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Firm level hiring policy with culturally biased testing

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  • Adrian Masters

Abstract

This paper explores the implications for labor market outcomes of systematic testing of applicants in the hiring process. A matching model in which productivity is a worker's private information is used. Both wages and hiring rates are endogenous. A minority is defined as a group for whom the test is less precise in identifying individual productivity. Welfare and employment outcomes across various hiring policies are compared. Simulations suggest that tests are typically too accurate so that in a laissez faire economy minority group members fair better than the majority group members. Rules requiring equity in hiring reverse this result.

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File URL: http://www.albany.edu/economics/research/workingp/2004/ciweb.pdf
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Bibliographic Info

Paper provided by University at Albany, SUNY, Department of Economics in its series Discussion Papers with number 04-14.

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Date of creation: 2004
Date of revision:
Handle: RePEc:nya:albaec:04-14

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Postal: Department of Economics, BA 110 University at Albany State University of New York Albany, NY 12222 U.S.A.
Phone: (518) 442-4735
Fax: (518) 442-4736

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Postal: Department of Economics, BA 110 University at Albany State University of New York Albany, NY 12222 U.S.A.
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Web: http://www.albany.edu/economics/research/workingp/index.shtml

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References

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  1. David H. Autor & David Scarborough, 2004. "Will Job Testing Harm Minority Workers?," NBER Working Papers 10763, National Bureau of Economic Research, Inc.
  2. Sattinger, Michael, 1998. "Statistical Discrimination with Employment Criteria," International Economic Review, Department of Economics, University of Pennsylvania and Osaka University Institute of Social and Economic Research Association, vol. 39(1), pages 205-37, February.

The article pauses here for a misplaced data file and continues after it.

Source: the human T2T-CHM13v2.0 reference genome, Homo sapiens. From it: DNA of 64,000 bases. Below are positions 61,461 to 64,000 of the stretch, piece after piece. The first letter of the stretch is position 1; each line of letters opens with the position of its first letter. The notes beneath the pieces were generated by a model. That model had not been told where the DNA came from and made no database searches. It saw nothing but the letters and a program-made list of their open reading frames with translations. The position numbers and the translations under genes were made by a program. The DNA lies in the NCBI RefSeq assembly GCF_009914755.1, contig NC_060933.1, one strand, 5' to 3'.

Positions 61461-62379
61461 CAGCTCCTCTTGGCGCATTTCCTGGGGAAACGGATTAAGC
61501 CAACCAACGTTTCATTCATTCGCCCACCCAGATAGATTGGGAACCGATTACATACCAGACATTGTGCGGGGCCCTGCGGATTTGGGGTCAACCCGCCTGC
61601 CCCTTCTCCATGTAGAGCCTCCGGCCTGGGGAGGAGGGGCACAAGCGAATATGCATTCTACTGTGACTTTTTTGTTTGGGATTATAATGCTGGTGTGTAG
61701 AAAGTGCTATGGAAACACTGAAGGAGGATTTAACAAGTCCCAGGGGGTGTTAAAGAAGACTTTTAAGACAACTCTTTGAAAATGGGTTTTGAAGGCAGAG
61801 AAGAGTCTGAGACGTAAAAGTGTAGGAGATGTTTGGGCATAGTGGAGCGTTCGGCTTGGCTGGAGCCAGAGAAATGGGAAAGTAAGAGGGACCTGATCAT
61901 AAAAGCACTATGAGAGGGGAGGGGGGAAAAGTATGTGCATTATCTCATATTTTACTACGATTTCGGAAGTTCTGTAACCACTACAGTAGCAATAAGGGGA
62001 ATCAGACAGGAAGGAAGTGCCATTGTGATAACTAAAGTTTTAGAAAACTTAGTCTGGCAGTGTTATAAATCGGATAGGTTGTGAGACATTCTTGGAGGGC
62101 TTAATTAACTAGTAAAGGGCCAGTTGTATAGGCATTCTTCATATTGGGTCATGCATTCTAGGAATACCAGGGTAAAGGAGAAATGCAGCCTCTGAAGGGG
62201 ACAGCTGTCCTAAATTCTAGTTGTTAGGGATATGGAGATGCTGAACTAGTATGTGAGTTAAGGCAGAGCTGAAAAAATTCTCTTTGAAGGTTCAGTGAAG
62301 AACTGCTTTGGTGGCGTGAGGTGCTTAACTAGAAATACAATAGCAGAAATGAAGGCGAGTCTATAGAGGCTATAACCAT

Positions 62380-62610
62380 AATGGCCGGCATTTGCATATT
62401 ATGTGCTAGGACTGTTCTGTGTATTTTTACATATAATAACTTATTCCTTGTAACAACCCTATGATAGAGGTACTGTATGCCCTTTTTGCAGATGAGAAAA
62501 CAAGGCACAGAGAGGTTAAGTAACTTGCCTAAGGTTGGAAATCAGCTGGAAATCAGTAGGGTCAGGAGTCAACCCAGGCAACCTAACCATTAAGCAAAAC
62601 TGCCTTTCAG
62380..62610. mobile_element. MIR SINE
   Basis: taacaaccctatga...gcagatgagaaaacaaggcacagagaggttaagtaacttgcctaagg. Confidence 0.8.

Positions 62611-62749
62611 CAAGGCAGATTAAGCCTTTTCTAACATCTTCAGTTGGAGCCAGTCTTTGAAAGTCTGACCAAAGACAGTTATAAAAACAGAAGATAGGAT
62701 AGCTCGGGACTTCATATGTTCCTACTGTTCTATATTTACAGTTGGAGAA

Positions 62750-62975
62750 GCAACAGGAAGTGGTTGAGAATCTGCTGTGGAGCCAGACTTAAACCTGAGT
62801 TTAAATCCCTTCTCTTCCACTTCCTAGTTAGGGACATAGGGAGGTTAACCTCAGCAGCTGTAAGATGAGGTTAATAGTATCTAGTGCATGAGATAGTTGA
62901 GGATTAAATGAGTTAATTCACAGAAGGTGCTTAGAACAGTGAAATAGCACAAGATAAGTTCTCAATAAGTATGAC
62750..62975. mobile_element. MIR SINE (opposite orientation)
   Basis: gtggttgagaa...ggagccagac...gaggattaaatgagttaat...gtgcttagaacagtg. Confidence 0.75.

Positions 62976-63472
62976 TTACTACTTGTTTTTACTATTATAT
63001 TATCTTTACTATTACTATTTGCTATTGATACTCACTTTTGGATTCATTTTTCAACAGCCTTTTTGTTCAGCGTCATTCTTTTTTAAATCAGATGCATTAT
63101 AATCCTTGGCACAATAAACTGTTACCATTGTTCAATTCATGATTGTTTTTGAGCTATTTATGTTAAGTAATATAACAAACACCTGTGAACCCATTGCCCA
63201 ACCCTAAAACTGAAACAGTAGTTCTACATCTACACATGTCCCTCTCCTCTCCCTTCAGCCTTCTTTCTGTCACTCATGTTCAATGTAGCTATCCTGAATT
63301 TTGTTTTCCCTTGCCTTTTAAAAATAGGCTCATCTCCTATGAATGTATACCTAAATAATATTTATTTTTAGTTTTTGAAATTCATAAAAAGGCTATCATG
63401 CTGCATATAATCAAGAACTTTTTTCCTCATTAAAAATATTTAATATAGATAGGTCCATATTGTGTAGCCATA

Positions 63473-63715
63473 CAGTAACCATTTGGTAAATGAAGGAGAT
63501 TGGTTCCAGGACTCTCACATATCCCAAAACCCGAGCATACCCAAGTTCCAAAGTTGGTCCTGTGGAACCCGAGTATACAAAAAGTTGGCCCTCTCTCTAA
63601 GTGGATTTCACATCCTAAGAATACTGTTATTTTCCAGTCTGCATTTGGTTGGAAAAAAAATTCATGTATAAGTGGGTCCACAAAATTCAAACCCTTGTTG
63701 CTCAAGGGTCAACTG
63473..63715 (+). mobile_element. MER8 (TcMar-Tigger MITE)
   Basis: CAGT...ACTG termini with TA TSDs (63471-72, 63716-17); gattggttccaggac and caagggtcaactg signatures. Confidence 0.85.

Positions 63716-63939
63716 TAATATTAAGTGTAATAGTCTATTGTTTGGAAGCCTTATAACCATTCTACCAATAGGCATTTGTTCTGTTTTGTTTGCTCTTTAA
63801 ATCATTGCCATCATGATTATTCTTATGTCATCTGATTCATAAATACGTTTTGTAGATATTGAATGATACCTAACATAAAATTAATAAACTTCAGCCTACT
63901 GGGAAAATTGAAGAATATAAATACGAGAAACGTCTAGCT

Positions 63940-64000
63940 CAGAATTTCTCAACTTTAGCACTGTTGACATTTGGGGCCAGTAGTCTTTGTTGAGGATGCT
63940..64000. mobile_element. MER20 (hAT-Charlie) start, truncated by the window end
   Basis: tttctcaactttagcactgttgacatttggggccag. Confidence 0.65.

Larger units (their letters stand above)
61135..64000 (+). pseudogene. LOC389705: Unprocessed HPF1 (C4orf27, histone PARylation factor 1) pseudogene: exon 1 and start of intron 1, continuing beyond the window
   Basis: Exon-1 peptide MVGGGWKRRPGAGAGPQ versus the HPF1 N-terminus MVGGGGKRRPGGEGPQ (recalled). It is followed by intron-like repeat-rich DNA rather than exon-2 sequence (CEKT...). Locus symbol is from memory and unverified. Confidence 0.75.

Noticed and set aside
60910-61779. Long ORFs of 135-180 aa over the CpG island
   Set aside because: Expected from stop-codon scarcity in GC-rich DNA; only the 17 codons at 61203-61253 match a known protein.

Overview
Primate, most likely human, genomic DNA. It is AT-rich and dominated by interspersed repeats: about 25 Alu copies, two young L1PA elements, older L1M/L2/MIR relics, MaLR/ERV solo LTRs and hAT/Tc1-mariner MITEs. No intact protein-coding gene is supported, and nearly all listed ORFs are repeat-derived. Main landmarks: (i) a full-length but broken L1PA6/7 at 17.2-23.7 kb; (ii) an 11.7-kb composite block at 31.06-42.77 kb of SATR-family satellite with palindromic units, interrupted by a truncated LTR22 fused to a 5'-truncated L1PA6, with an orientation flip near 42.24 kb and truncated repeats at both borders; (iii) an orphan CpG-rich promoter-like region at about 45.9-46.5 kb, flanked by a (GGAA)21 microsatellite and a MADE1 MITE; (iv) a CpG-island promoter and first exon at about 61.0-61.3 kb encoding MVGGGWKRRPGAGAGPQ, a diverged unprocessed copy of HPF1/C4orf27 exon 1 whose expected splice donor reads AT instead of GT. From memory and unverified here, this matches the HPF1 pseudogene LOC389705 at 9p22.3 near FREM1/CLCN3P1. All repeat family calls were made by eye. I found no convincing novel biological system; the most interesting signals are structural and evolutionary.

3. George J. Mailath & Larry Samuelson & Avner Shaked, . ""Endogenous Inequality in Integrated Labor Markets with Two-sided Search''," CARESS Working Papres 98-06, University of Pennsylvania Center for Analytic Research and Economics in the Social Sciences.
  4. Diamond, Peter A., 1971. "A model of price adjustment," Journal of Economic Theory, Elsevier, vol. 3(2), pages 156-168, June.
  5. Arrow, Kenneth J., 1973. "Higher education as a filter," Journal of Public Economics, Elsevier, vol. 2(3), pages 193-216, July.
  6. Adrian M. Masters, . "Wage Posting in Two-sided Search and the Minimum Wage," Economics Discussion Papers 457, University of Essex, Department of Economics.
  7. Coate, Stephen & Loury, Glenn C, 1993. "Will Affirmative-Action Policies Eliminate Negative Stereotypes?," American Economic Review, American Economic Association, vol. 83(5), pages 1220-40, December.
  8. Petrongolo, Barbara & Pissarides, Christopher, 2000. "Looking Into The Black Box: A Survey Of The Matching Function," CEPR Discussion Papers 2409, C.E.P.R. Discussion Papers.
  9. Ausubel, Lawrence M & Deneckere, Raymond J, 1989. "Reputation in Bargaining and Durable Goods Monopoly," Econometrica, Econometric Society, vol. 57(3), pages 511-31, May.
  10. Larry M. Ausubel & Raymond J. Deneckere, 1989. "Reputation in Bargaining and Durable Goods Monopoly," Levine's Working Paper Archive 201, David K. Levine.
  11. Cornell, Bradford & Welch, Ivo, 1996. "Culture, Information, and Screening Discrimination," Journal of Political Economy, University of Chicago Press, vol. 104(3), pages 542-71, June.
  12. Kenneth Burdett & Shouyong Shi & Randall Wright, 2001. "Pricing and Matching with Frictions," Journal of Political Economy, University of Chicago Press, vol. 109(5), pages 1060-1085, October.
  13. Phelps, Edmund S, 1972. "The Statistical Theory of Racism and Sexism," American Economic Review, American Economic Association, vol. 62(4), pages 659-61, September.
  14. Dennis J. Aigner & Glen G. Cain, 1977. "Statistical theories of discrimination in labor markets," Industrial and Labor Relations Review, ILR Review, Cornell University, ILR School, vol. 30(2), pages 175-187, January.
  15. Weiss, Andrew W, 1980. "Job Queues and Layoffs in Labor Markets with Flexible Wages," Journal of Political Economy, University of Chicago Press, vol. 88(3), pages 526-38, June.
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Cited by:
  1. William Blankenau & Gabriele Camera, 2006. "A Simple Economic Theory of Skill Accumulation and Schooling Decisions," Review of Economic Dynamics, Elsevier for the Society for Economic Dynamics, vol. 9(1), pages 93-115, January.
  2. Adrian Masters, 2005. "Directed search without wage commitment: a new role for minimum wages and unions," 2005 Meeting Papers 347, Society for Economic Dynamics.

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